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The Perils in Appearing Pro Hac Vice

Charles Samuel Fax


  • Admission of counsel pro hac vice is a common occurrence in most courts.
  • The rules vary by jurisdiction, and in-state counsel and pro hac counsel must be familiar with the requirements in their locale. 
  • Even that knowledge may be insufficient, however, as courts have discretion to impose special conditions on pro hac appearances. 
The Perils in Appearing Pro Hac Vice
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Admission of counsel pro hac vice is a common occurrence in most courts throughout the country. The rules vary from jurisdiction to jurisdiction, and in-state counsel and pro hac counsel must be thoroughly familiar with the precise requirements in their locale. Even that knowledge may be insufficient, however, as courts have discretion to impose special conditions on pro hac appearances. For example, some courts impose the stringent requirement that local counsel be prepared to handle the case, including trial, if the attorney admitted pro hac cannot appear on a scheduled court date.

The risks in undertaking pro hac representation apply equally to local counsel and out-of-state lawyers, as Rule 11 contains no safe harbor for local counsel. Thus, by signing a paper prepared by pro hac counsel, local counsel certifies that to the best of his or her knowledge, “formed after an inquiry reasonable under the circumstances,” (1) the paper is not being presented for any improper purpose; (2) its substance is warranted by existing law or a non-frivolous argument for its modification; (3) the factual contentions have or likely will have evidentiary support; and (4) the denials of factual contentions are warranted.

Failure to comply with these requirements can be sanctionable conduct. In Val-land Farms Inc. v. Third National Bank in Knoxville, the Sixth Circuit upheld monetary sanctions against local counsel who signed a complaint containing frivolous allegations drafted by pro hac counsel. The court rejected local counsel’s argument that his reliance on pro hac counsel’s research and representations constituted “reasonable inquiry.” Many cases are to the same effect.

Often, pro hac counsel is the lead attorney. In that event, he or she may take responsibility for tactical and strategic decisions, client communications, and document review. It is a practical, cost-savings measure that makes sense, but the ABA Model Rule on Pro Hac Vice Admission (adopted in whole or in part in many states) cautions, at I.1.B.C., that

[w]hen an out-of-state lawyer appears for a client in a proceeding pending in this state . . . the in-state lawyer . . . remains responsible to the client and responsible for the conduct of the proceeding. . . . It is the duty of the in-state lawyer to advise the client of the in-state lawyer’s independent judgment on contemplated actions in the proceeding if that judgment differs from that of the out-of-state lawyer.

This mandates an expenditure of funds and degree of substantive involvement—including ongoing direct communication with the client—that pro hac counsel and the client, understandably, would rather avoid. Yet, local counsel stands exposed to sanctions for misguided actions of pro hac counsel, taken at the client’s direction, of which local counsel was ignorant.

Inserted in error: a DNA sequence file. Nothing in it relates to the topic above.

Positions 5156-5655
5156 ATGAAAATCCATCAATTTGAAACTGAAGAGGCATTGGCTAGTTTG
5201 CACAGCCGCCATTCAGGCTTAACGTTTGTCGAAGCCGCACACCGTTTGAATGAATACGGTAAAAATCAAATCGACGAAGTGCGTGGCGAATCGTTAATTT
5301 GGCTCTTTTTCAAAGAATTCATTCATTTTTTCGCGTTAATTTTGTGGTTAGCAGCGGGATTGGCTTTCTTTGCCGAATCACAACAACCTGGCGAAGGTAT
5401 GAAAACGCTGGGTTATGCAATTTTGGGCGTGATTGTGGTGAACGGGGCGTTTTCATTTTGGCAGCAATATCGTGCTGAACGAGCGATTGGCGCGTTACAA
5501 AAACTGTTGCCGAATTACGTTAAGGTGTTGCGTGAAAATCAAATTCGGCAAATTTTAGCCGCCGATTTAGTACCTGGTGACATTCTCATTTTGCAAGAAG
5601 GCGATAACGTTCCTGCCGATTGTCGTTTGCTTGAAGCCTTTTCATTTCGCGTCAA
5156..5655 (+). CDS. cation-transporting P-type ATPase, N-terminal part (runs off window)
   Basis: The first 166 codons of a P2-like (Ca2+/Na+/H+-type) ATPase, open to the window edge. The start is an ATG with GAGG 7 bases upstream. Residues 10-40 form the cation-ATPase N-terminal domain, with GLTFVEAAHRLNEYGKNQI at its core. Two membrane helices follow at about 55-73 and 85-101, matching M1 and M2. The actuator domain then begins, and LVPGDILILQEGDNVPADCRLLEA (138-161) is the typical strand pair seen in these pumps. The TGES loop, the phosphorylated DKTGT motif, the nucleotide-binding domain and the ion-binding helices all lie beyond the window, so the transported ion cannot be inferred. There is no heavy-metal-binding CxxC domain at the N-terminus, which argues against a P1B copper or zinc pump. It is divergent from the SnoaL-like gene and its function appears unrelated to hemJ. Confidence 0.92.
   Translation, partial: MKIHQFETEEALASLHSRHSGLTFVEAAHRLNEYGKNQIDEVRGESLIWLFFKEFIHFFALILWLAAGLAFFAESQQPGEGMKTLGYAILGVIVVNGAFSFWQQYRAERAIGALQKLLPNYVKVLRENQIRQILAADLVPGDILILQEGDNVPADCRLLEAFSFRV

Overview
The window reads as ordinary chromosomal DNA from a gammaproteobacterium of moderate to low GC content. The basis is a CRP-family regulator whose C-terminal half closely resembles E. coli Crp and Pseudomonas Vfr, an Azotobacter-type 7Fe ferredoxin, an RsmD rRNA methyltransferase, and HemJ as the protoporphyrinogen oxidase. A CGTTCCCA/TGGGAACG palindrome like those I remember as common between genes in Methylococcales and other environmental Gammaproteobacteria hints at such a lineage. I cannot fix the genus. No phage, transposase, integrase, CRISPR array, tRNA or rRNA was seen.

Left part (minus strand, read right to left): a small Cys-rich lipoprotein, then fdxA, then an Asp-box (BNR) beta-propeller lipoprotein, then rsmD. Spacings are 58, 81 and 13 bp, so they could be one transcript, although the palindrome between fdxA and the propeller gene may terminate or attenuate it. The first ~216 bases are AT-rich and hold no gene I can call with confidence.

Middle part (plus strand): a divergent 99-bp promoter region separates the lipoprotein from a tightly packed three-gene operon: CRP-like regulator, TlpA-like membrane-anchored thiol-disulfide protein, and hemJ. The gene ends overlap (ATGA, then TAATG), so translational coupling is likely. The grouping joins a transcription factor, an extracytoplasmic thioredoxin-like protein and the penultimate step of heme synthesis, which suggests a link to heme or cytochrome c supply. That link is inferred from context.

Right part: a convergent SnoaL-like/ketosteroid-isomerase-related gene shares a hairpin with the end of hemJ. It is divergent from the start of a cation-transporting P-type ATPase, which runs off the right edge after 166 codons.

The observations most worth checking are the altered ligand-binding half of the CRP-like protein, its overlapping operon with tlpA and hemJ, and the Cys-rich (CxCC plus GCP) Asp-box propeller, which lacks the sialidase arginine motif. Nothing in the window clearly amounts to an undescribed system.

Another risk that local counsel run is in-state assistance to out-of-state counsel (for example, in conducting depositions) before the motion for admission has been granted. While some states authorize limited actions by out-of-state counsel in that instance, others do not. At least one court has imposed sanctions on local counsel in that circumstance for aiding in the unauthorized practice of law.

The principal concerns of counsel applying for pro hac vice admission should be absolute adherence to the requirements for admission in that jurisdiction and recognition that he or she will be held to full knowledge of the rules of procedure as locally applied. This may sound easier than it is. Many states require that an applicant verify whether he or she has ever been suspended, disbarred, or “otherwise disciplined,” and if so, describe the facts. Some lawyers omit these details and later seek to excuse them. Others may forget prior instances of discipline, especially if they seemed trivial at the time—an oral admonition by a court, for example, rather than imposition of monetary sanctions. Full disclosure is essential in order to comport with ethical standards and avoid later repercussions.

As for knowledge of the rules, imagine the burden on a California lawyer litigating cases simultaneously in five or six jurisdictions. The burden is even greater when considering that some jurisdictions’ local rules conflict with those of other jurisdictions.

Fittingly, just as pro hac vice is Latin, another Latin phrase should be the watchword for parties to a motion for admission pro hac vice: caveat emptor.


  • Corp. of the Catholic Archbishop of Seattle v. the Nat’l Catholic Risk Retention Grp., Inc., No. 2:17-cv-364 (W.D. Wash.).
  • Fed. R. Civ. P. 11.
  • Val-land Farms Inc. v. Third Nat’l Bank in Knoxville, 937 F.2d 1110 (6th Cir. 1991).
  • ABA Model Rule on Pro Hac Vice Admission.
  • State Implementation of ABA MJP Policies (Apr. 20, 2016), available at
  • Curb Records v. Adams & Reese LLP, 1999 U.S. App. LEXIS 39003 (5th Cir. Nov. 29, 1999).
  • In re Anonymous, 932 N.E. 2d 1247 (Ind. 2010).
  • 231 Pa. Code R. 1012.1, Admission Pro Hac Vice. Motion. Content., available at